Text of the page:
Let’s clear something up: Influence is important. Badges, numbers, and algorithms are not.
I deleted my Klout account because people’s perceptions of my value shouldn’t rise or fall depending on whether I’m talking to an “online rock star” with thousands of Twitter followers or someone with a handful of them.
Social proof is an interesting concept. Mark Schaefer wrote a thought-provoking post yesterday asking whether people have to cheat to be successful online. My response: It depends on how you define success.
I don’t get validation from strangers.
I also replied:
I’m not sure that I’d use the word “cheating” so much as “gaming” (the system). Now I say that as someone who opted out of Klout, has never cared about numbers, and measures myself against myself and not what others are doing. I find all this gaming (or cheating) the system icky–but it’s a useful way for me to identify who I want to associate with and who I’m staying a mile away from.
Trust trumps badges and numbers every day.
My friend Shonali Burke pointed out in remarks at xPotomac recently that the people who move the needle most often don’t show up in any rankings. What they have? The trust of their online communities.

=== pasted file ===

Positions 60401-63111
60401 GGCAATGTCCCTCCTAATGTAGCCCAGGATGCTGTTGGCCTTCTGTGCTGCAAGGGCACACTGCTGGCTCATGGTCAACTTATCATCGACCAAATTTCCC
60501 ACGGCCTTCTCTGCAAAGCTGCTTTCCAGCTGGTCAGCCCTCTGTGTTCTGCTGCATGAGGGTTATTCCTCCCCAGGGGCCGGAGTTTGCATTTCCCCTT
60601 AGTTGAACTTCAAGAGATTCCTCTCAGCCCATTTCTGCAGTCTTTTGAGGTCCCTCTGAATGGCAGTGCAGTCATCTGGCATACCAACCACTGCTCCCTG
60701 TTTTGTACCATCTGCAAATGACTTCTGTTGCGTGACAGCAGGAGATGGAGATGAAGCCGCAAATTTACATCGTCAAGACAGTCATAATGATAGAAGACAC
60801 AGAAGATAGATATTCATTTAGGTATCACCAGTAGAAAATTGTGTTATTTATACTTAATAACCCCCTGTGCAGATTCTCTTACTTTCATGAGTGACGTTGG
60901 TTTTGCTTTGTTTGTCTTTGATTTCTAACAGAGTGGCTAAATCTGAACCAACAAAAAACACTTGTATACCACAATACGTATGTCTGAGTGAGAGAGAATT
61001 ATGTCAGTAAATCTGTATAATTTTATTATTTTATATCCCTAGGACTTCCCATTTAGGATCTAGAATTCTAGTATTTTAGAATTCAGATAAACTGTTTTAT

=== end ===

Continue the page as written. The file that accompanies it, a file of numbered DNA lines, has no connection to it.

It’s all about context.
I was reminded of this again because a colleague asked me to weigh in on his search for the “biggest digital DC influencers.” This happened on a day that I was fascinated by a rare Senate filibuster and tweeted a few times on the topic. So who influenced me then? People who were talking about Rand Paul. (And “influenced by people who were talking about Rand Paul” is not a sentence I ever thought I’d write.) But if you factor those tweets and the people who amplified that content into an algorithm you’re going to make me influential on something that has nothing to do with me.
Someone at xPotomac said that “social scoring is the lazy man’s version of marketing.”
Who you know will always matter, but how that matters will depend on context and trust–not badges and numbers.
Photo by cdrummbks (Flickr).